We went on a U.S. tour with Ill Repute in the summer of 1985 and had a blast until halfway through when all of our gear and personal belongings were ripped off in Pittsburgh, which was an amazing and shattering experience for a bunch of kids thousands of miles away from home. I quit the band so I could hang out on the east coast for the rest of the summer. The rest of the band went home and got a new drummer that Eric knew named Tim. They also got new equipment that sounded much better then what they had, the band suddenly playing and writing songs in a heavier direction somewhat sounding not unlike bands like Blast! They were a little pissed off at me for bailing but we still were friends. The band sounded good and I was a little bummed but I made my decision. In the late winter of 1985 Scared Straight did another tour of the southwestern part of the country and since Tim couldn't go I gladly volunteered. We played good and it was worth quitting my crappy record store job (where everyone hated me anyways) at Tempo Records to do so. Afterwards, Tim re-assumed the drum throne and I would travel with them when I could to roadie and/or sing a song. I ended up moving to Raleigh in the spring of 1986. Scared Straight kept going, recording another record for Mystic Records that came out against the band's wishes. The band started to go into hiatus mode for awhile as Dennis went up to Northern California for school and Scott ended up becoming a pro baseball player at a very early age, his wicked left handed fast ball a big calling card for oncoming fame and a profitable baseball career. Yet the band still hung in there, and after getting to know some Epitaph Records/NoFX type people, they recorded another record called Swill and then changed their name to Ten Foot Pole. The record was distributed through those Epitaph types and the band soon found themselves on the Epitaph roster. As an observer, I noticed that the band now tended to go towards the Epitaph type of thing instead of their former selves, a thing that wasn't really my thing but hey to each their own. The band existed a part time thing due to Scott's baseball career for a few years until the rest of the band (Dennis, Steve, and a revolving door of bass players and drummers) gave Scott his walking papers. I don't think those guys are friends any more. Dennis took over as the singer. Scott started a new band called Pulley that also featured another old friend of mine, the very cool Mike Harder, a former metal head guitarist who loved the Descendents and was always floating around the Scared Straight camp somewhere. Both of these two bands came out of the Scared Straight thing and exist to this day. I have been living in Raleigh now for fifteen years; have played in a lot of bands over the years, like Polvo, the Patty Duke Syndrome, and Shiny Beast (amongst others). I still draw all of the time and have managed to keep my enthusiasm as well as my youthful looks after all of these years.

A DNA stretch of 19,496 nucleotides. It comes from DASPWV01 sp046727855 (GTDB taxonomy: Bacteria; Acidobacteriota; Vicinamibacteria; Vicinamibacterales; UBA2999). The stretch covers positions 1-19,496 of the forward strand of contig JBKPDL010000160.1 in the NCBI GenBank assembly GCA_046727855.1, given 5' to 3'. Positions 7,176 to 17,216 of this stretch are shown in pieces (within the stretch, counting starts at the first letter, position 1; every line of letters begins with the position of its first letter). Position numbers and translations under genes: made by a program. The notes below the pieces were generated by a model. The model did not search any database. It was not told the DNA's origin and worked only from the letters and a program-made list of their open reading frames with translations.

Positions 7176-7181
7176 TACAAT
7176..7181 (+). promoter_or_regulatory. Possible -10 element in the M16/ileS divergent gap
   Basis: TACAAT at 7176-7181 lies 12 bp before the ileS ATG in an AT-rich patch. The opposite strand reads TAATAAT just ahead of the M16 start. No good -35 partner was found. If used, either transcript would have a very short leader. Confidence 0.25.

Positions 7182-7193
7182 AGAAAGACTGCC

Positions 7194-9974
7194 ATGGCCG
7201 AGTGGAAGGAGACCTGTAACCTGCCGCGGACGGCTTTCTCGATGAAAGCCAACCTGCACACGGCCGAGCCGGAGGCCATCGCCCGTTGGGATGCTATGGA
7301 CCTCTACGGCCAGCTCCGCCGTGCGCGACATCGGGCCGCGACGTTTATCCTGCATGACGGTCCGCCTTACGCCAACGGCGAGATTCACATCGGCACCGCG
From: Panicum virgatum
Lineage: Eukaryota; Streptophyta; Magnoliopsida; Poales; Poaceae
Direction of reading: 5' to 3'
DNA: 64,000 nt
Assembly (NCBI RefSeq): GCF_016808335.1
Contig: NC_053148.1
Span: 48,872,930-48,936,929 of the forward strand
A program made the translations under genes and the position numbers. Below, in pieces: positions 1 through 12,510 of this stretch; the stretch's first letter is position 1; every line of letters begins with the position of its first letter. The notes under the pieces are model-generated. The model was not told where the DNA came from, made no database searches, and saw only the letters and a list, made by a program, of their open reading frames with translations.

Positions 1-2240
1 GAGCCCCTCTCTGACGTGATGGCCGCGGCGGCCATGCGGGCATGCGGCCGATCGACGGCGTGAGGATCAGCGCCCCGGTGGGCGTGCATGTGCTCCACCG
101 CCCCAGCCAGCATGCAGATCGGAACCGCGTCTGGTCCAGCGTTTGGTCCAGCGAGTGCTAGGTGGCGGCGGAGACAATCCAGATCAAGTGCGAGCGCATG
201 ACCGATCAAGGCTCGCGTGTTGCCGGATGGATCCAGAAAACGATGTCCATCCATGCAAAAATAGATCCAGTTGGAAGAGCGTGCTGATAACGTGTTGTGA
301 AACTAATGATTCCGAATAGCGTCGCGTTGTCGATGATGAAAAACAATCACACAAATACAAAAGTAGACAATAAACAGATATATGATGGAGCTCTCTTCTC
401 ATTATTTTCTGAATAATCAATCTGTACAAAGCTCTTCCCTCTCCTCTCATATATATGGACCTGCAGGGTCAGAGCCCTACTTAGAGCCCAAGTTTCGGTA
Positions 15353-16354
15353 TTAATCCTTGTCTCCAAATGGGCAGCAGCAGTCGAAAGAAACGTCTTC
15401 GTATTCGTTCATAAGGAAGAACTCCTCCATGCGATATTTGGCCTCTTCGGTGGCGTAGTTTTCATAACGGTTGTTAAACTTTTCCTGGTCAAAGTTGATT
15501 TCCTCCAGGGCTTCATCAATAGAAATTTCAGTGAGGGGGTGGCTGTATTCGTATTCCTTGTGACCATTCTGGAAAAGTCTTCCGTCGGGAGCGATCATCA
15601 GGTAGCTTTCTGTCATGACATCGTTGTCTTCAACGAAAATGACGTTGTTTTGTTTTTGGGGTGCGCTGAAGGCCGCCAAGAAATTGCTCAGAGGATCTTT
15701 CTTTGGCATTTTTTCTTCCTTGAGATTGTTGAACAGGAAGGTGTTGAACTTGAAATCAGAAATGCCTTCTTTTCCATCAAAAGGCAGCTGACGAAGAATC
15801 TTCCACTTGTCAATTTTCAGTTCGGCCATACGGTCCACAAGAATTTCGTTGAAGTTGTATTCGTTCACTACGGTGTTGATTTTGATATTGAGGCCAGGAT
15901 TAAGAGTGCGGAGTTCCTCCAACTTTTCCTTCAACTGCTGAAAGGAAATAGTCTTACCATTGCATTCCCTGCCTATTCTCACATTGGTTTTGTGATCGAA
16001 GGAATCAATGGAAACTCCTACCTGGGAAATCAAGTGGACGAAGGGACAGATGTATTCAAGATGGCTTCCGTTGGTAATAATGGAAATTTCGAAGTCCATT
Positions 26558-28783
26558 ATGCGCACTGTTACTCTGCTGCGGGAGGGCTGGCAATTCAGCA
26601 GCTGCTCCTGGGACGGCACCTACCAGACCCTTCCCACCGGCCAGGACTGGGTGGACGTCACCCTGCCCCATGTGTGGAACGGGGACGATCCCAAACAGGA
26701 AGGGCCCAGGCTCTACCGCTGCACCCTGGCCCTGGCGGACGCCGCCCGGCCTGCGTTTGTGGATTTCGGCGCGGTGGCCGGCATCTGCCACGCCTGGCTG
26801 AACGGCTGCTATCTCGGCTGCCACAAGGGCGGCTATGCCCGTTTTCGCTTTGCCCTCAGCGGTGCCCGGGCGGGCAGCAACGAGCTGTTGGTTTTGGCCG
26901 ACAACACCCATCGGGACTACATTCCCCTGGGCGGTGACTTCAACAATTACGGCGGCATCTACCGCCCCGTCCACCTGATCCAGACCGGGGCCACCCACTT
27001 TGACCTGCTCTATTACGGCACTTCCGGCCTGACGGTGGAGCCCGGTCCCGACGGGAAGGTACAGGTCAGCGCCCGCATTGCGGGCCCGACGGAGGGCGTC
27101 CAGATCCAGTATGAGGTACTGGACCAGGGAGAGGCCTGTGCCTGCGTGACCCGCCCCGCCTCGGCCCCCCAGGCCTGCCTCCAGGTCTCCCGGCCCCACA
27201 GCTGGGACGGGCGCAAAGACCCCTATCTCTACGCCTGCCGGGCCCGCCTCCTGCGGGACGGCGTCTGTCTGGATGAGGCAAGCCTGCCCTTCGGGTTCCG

To sum it all up, when I look back at the first real band that I had a chance to play in, I don't feel embarrassed by our crappy sounding output, or our MRR-copied mindset of the lyrics that Scott, our friend Rob Demko and myself cobbled together, and I don't look back and try to paint a situation of things bigger then they were. I say this because I have (believe it or not) read things that people have written about the band, and have marveled at how funny that seems to be. Scared Straight has even made it into those big Barnes and Noble sold "alternative" rock anthology books. We had a blast, a lot of fun-but we weren't really a great band, we were just there at the time. We looked up to bands like Minor Threat, Black Flag, Adolescents and of course the Nardcore bands, and we tried to emulate our heroes. There were HUNDREDS of better bands out there. But people still remember us so that is pretty great.
It said a lot of the time period that a band like ours could play somewhere in Lincoln Nebraska and have a couple hundred kids turning up, some driving a long way to see us, and having all of these kids know every dumb lyric off that nine song seven inch of ours. Things were way different then. People got excited about all of that stuff, in a way that can't really be aped these days. It was a special time, one that is in effect long gone for sure, but still a special time. I think of the Scared Straight experience as one of being fun. I know I had some, that is for sure.